No knead bread, where have you been these past bread-baking-dough-kneading-sourdough-watching years? If I had known about you, chances are I wouldn't have come very far in my baking journey. Why would I? You're so perfect; so crusty, so light, so airy. So tasty, and you require so little work!
I know I'm a little late to the game to comment on no-knead bread. After all, it's been done over and over, and I always read about it, and figured yes, I'll get to it at some point, but what's the rush? How good could it possibly be? How could it really compare to this lovely sourdough that I carefully fed and then made a dough with which I kneaded for 15 minutes and then babysat and folded every hour during the better part of my day and then finally baked with the right amount of ice cubes to produce steam in a piping hot oven? Well it turns out, it compares surprisingly well. A little too well really for my taste. Because I enjoy lengthy baking processes and interesting breads, and it kind of bums me out a bit, that this quality can be achieved so easily, without barely any effort whatsoever.
I made my first loaf of no knead bread when I was visiting Sweden a few weeks ago. I wanted to bake something, and my dad didn't have a mixer. Not really feeling like kneading by hand, I figured I might as well give that no-knead method a try, that I've heard so much about. So I mixed the dough, let it rise over night and put it in the fridge when the dough was developed, so that I could bake it when it fit our schedule. I found an old cast iron pot in the kitchen (oiled it up a bit since it needed to be seasoned) and baked the bread. And oh my, did it turn out good!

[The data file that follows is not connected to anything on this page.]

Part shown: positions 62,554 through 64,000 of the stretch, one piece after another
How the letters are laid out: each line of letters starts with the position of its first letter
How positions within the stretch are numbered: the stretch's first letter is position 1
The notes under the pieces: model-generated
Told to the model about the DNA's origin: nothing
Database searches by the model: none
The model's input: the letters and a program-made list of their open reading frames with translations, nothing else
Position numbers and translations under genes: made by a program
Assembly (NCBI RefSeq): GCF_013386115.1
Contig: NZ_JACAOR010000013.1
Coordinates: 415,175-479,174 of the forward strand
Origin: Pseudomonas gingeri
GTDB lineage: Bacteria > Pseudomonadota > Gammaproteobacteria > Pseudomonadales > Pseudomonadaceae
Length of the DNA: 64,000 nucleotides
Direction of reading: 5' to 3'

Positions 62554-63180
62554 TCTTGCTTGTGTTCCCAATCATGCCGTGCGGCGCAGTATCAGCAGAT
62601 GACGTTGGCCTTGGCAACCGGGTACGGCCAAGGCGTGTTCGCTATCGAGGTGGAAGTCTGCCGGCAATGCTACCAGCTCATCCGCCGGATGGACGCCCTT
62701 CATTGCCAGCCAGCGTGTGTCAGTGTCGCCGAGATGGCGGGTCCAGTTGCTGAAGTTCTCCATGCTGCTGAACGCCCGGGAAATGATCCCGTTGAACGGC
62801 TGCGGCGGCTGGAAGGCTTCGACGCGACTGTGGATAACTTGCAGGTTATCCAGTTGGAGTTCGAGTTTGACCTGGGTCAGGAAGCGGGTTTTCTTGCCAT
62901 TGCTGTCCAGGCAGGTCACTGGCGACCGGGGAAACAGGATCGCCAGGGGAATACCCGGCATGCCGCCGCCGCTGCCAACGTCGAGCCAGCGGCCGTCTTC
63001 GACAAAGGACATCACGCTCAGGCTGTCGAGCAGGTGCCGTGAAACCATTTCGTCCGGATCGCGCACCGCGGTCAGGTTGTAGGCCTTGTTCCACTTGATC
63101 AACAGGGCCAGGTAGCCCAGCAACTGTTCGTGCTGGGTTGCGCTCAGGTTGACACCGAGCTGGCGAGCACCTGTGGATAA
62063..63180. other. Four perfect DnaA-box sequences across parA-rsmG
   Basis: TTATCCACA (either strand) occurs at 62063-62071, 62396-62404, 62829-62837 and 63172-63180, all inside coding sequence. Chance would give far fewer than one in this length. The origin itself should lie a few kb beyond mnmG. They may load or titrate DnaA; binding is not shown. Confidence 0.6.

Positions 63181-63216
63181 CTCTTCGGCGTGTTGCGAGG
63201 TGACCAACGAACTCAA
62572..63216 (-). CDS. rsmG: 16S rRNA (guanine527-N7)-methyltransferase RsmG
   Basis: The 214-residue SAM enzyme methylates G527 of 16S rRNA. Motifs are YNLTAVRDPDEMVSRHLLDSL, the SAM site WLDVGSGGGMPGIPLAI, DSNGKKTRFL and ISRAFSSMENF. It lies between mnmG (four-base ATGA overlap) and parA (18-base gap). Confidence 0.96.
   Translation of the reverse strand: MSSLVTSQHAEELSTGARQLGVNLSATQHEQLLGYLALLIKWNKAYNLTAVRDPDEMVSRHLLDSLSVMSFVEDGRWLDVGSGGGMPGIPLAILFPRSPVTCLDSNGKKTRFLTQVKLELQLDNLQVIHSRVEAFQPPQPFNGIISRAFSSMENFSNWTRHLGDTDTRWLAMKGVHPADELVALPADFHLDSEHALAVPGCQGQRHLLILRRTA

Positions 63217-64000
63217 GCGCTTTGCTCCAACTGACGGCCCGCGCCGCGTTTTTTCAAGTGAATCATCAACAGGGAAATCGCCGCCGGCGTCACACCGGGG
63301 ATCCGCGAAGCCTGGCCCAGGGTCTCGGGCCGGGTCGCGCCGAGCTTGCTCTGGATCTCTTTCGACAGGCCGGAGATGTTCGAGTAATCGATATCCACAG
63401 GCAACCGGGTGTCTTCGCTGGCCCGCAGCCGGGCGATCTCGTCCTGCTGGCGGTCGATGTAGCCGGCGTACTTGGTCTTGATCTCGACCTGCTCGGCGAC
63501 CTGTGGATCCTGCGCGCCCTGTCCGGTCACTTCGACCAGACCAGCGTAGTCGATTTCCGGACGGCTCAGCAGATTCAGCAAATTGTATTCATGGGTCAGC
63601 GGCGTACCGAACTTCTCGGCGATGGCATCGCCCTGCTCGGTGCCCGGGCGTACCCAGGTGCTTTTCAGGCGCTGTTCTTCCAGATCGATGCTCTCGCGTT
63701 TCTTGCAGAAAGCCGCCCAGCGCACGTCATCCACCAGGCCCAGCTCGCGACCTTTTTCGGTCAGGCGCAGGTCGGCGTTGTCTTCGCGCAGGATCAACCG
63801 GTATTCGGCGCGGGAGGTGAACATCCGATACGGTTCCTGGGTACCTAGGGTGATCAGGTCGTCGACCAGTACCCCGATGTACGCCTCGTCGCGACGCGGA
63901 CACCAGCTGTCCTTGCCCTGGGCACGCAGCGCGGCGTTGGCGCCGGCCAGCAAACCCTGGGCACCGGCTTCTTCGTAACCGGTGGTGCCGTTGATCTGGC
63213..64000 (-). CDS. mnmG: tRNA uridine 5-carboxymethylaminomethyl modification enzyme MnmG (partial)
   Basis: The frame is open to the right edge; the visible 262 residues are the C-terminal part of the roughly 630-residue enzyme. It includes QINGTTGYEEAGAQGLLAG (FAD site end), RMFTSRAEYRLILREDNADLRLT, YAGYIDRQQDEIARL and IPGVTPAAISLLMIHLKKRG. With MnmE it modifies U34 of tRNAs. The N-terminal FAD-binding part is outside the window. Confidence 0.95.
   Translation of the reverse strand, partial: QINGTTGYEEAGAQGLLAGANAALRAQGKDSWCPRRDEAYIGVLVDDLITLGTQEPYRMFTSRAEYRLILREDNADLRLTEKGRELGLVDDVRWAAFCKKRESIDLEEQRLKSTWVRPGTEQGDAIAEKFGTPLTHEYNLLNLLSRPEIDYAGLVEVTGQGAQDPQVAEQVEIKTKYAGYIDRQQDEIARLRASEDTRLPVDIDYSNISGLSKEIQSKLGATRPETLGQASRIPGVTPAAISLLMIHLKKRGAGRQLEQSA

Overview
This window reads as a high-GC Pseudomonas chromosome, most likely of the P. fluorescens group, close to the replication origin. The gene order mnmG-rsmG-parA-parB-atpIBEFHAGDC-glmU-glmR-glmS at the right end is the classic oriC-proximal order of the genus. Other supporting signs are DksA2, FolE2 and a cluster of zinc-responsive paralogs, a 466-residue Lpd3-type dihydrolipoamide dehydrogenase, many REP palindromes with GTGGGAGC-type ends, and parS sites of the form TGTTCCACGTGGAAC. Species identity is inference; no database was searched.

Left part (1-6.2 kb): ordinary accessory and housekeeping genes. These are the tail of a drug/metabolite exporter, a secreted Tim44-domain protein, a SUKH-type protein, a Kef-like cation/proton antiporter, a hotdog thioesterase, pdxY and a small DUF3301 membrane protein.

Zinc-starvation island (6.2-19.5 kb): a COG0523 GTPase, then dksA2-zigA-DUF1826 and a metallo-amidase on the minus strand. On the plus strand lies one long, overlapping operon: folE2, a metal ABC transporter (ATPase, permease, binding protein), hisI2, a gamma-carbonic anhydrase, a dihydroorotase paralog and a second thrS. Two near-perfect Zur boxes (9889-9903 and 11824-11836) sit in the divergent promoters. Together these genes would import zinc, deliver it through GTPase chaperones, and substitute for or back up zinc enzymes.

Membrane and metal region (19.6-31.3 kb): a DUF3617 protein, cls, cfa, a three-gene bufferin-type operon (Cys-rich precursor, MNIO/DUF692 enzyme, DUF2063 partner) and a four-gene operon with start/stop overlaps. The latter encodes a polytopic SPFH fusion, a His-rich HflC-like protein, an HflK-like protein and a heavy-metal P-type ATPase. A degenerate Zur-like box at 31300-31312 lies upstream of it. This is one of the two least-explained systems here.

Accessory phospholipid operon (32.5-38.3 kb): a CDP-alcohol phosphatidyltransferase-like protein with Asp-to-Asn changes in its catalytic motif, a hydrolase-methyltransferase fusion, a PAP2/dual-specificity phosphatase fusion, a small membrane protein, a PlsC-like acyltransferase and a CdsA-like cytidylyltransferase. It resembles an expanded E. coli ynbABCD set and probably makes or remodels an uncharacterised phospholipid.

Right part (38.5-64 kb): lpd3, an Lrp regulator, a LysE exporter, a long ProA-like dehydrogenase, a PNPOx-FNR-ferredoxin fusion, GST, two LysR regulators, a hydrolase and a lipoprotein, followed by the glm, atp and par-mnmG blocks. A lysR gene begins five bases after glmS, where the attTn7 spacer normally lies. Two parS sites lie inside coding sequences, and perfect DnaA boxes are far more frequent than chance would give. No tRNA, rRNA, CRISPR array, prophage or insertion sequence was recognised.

We brought it out with us for an afternoon trip with the boat, and it made for a lovely picnic. Perfect bring-along bread! Perfect with butter, shrimp, caviar (and a glass of Champagne!)
So, when I went to see my mom, I baked it again thinking last time might have been a fluke, and surely it couldn't be this easy to bake that good a bread. Well, apparently it is, because it was perfect that time as well.
I came back home, and one of the first things I did was to put my new bread basket to work. And while you don't get that gorgeous ring-design that this basket can produce on other breads when the dough rise longer in the basket, it still worked great.
Also, I have now baked this bread in two different cast iron pots, one seasoned and one enameled. It doesn't really make much of a difference in terms of the final result, however I do prefer to use my enameled cast iron pot (which is a Lodge pot by the way and I love it so much!), because then there is no smoke when heating up the pot in the hot oven.
Another thing that's really neat when using the technique of baking a bread inside a cast iron pot with a lid is that you don't need to produce any steam, since the pot provides the perfect moist environment anyway. In other words, there are no ice cubes to mess around with!
So, if I haven't convinced you at this point let me say this: please try this. Even if you're not a baker, and especially if you feel intimidated by the baking process, try this. It's so simple, and it turns out so good. You'll definitely impress anyone who gets a taste of this lovely bread, and it's perfect on it's own with some butter or dipped in olive oil, or you could make wonderful sandwiches. Either way, it's beyond good. And just a little too easy for my taste. But that's a good thing, right?
Recipe of Crusty No Knead Bread Baked in Cast Iron Pot available at The Culinary Review.